Actually, given the tendency of the plot and settings towards generic imagery I do wonder if Conan the Barbarian would be more fondly remembered than, for example, Ator, the Fighting Eagle had the director of the former cast Miles O’Keeffe as Conan instead of the hugely popular Arnold Schwarzenegger? For that matter would Conan the Barbarian be so fondly remembered if Arnold Schwarzenegger didn’t then go on to star in The Terminator? I think not because while Arnie made a pretty decent Conan (it could be argued that he was the best thing in the 1982 version of Conan the Barbarian) nothing about the rest of the film stands out. I suspect that Conan the Barbarian benefits from the fact that The Terminator is a film that drags every other part of Schwarzenegger’s career up a notch or two (well except for Hercules in New York, I’ve seen that one and you had better believe me when I tell you it’s beyond even the gravitational pull of The Terminator).

This is a great pity because I really do think Arnie worked well as Conan despite him not really being much like Howard’s vision. He certainly didn’t look like the magazine Conan, a character who I think is closer in looks to Frank Frazetta’s depictions on those Sphere covers above. The script also had him displaying the occasional flash of unconscious humour which while not canon I thought a necessary addition. Howard’s Conan is a very serious character, even a little pompous at times (especially when decrying the faults of civilisation), and I can’t imagine him coming out with anything like Arnie’s line about the lamentation of the women. Now while that level of seriousness is tolerable in Howard’s relatively short stories the occasional lighter moment is a welcome relief in a full-length action film. Also, the humour works because it’s clear that Schwarzenegger’s Conan isn’t aware of the fact that something he said or did comes across as funny.

All of which brings me to the 2011 reboot of Conan the Barbarian. First of all, given the comments above I doubt you will be surprised to learn that I thought the casting of Jason Momoa was one of the stronger points of this second version. I was also very pleased with the early scenes depicting Conan’s origin story. I would like to note here that some reviewers of the film have mocked the absurdity of the birth scene for being absurd. Which is true, it’s absurdly over the top but it’s absurdly over the top in the stories too. What these reviewers seem to have missed is how important this absurdity is to the Conan mythos. The fact that Conan was born on a battlefield is there to underline just how over the top the character of Conan is. I would bet good money that’s why Howard kept mentioning the born on a battlefield business in the first place, to make it clear that Conan’s over the top feats are possible because he’s already been established as an over the top character.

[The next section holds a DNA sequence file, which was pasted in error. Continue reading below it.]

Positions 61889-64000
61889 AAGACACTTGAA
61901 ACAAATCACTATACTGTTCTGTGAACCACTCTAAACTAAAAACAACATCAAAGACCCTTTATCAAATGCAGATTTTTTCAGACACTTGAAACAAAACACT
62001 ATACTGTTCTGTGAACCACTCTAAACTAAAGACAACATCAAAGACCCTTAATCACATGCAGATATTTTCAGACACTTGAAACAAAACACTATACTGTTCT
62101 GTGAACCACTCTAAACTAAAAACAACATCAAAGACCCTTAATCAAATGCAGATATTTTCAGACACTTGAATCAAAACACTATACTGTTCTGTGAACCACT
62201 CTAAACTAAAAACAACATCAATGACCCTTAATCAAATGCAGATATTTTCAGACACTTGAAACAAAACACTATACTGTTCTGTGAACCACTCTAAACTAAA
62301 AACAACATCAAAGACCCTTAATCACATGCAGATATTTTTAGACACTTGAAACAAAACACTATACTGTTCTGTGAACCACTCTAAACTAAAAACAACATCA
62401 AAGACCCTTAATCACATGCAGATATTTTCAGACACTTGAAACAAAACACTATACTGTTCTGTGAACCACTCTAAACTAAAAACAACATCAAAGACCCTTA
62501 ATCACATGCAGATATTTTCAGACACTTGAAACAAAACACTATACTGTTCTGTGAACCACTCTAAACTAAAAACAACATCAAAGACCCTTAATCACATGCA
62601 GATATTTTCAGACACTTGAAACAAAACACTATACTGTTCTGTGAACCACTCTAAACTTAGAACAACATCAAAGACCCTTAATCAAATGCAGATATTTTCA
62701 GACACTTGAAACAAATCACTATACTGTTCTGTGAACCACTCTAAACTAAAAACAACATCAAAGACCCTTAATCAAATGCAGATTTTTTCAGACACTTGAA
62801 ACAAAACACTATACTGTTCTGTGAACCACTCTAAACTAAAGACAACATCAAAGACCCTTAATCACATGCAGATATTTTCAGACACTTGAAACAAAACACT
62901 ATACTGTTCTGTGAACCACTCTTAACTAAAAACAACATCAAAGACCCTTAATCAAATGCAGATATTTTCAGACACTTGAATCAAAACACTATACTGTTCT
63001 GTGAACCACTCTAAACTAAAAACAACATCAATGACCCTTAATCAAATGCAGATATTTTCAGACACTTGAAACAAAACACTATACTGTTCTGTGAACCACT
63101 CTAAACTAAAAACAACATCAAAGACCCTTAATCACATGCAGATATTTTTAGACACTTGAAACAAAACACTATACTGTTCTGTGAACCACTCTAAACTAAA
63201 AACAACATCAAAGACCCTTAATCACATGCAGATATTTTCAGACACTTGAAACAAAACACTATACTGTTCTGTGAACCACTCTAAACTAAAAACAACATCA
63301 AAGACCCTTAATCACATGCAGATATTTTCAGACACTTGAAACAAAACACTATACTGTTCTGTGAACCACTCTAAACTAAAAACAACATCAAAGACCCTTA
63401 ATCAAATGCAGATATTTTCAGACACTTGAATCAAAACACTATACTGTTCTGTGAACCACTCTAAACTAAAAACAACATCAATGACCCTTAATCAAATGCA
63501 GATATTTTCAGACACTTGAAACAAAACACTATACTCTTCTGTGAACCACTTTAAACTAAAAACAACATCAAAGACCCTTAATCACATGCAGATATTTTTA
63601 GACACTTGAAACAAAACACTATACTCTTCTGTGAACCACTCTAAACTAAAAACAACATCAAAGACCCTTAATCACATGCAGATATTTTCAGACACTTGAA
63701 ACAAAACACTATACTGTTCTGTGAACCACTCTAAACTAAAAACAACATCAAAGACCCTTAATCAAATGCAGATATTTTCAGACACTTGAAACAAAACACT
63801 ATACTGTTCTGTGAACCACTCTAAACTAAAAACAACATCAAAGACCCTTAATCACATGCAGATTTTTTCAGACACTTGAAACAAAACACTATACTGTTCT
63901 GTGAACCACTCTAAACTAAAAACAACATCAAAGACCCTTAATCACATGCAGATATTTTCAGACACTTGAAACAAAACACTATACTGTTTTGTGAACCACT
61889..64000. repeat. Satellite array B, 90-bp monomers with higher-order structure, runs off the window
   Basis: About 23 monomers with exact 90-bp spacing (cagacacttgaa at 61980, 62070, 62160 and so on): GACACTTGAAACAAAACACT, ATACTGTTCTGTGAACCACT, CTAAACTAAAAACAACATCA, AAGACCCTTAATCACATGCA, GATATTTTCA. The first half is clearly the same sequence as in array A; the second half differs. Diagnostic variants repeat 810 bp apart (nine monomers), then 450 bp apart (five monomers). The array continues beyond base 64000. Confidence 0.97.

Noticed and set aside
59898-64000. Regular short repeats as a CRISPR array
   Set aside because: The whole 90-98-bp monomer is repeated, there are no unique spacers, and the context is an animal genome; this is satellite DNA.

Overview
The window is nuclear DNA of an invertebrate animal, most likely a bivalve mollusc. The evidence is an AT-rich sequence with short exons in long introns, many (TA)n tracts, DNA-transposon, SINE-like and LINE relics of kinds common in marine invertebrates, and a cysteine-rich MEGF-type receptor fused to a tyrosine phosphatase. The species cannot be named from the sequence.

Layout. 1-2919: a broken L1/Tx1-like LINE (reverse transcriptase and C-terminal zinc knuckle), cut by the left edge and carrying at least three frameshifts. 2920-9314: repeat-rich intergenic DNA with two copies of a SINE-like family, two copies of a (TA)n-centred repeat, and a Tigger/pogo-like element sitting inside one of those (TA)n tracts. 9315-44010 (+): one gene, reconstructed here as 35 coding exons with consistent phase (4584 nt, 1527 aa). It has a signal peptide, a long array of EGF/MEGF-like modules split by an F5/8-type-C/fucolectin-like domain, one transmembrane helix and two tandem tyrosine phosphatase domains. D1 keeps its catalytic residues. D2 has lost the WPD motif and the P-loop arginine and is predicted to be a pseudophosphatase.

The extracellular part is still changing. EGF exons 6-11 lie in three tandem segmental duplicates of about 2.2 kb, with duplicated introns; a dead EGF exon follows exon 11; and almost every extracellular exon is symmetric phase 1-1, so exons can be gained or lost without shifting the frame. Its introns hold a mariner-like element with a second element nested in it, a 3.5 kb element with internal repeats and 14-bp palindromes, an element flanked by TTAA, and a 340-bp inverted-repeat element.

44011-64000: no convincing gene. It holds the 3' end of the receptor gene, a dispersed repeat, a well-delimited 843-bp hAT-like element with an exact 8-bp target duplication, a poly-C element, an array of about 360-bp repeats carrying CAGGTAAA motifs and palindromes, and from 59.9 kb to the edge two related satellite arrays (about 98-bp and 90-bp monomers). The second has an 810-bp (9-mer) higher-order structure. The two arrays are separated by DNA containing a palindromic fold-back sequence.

Unfortunately this version of Conan goes downhill once the main plot takes over. The whole villain who must be defeated or whole world will suffer plot was done to death long before this film was made. At this late stage the only way to make such a plot tolerable is to make the villainous threat secondary to other aspects of the story. If the film doesn’t concentrate on character interaction or include a major mystery to be unravelled then these ultimate evil plots do tend to be pretty boring. It also a bad plot to use in an action flick that intends to be the first of a series (as I assume they hoped the Conan reboot would be). Really, if you pull that trick in your first movie then what do you do in the sequel? Start with averting the end of the world and it becomes very difficult to produce a sequel that doesn’t feel like a let-down. Howard clearly knew that and avoided writing himself into such a corner. Which is another reason why this plot was entirely inappropriate for a Conan movie. Anybody familiar with Robert E. Howard’s stories about Conan know he kept the stakes small in order to ensure that whatever he wrote didn’t eclipse latter stories. As far as I recall it wasn’t till he wrote the novel length story, The Hour of the Dragon, which is set towards the end of the Conan story arc, do the stakes become significantly higher than in stories set earlier in Conan’s career.

All in all as far as I’m concerned while each film version of Conan the Barbarian has some good features neither has enough to be a fully satisfactory movie. Interestingly though with a little judicious hacking and stitching I cold see the two plots being joined together to make a pretty decent Conan film. Begin with the origin story of the second film and continue on with the small-scale plot of the first and the end result would be at least adequate.